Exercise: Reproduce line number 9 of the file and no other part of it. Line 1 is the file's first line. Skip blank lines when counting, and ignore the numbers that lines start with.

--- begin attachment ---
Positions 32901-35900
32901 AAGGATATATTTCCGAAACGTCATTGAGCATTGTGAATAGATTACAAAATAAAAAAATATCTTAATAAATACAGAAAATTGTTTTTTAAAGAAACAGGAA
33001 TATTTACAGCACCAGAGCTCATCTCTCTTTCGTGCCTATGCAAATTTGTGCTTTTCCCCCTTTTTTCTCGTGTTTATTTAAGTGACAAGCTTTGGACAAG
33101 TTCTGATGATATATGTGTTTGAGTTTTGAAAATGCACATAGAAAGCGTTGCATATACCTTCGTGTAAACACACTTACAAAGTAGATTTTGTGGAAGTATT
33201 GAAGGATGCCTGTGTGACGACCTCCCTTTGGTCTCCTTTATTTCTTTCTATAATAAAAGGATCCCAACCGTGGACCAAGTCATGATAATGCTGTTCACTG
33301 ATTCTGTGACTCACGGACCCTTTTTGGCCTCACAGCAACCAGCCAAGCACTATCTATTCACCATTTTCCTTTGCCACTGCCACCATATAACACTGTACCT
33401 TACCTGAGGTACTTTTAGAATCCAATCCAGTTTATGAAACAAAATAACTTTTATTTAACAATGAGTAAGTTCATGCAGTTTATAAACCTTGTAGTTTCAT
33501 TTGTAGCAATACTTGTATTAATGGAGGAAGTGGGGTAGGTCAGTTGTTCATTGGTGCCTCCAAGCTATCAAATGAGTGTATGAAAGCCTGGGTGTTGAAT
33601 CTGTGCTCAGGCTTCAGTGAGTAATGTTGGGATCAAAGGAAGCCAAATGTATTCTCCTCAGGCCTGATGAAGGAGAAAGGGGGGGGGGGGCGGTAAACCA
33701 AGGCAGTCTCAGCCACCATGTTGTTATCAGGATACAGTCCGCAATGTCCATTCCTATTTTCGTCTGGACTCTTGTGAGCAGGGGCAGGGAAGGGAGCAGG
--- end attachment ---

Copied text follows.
33601 CTGTGCTCAGGCTTCAGTGAGTAATGTTGGGATCAAAGGAAGCCAAATGTATTCTCCTCAGGCCTGATGAAGGAGAAAGGGGGGGGGGGGCGGTAAACCA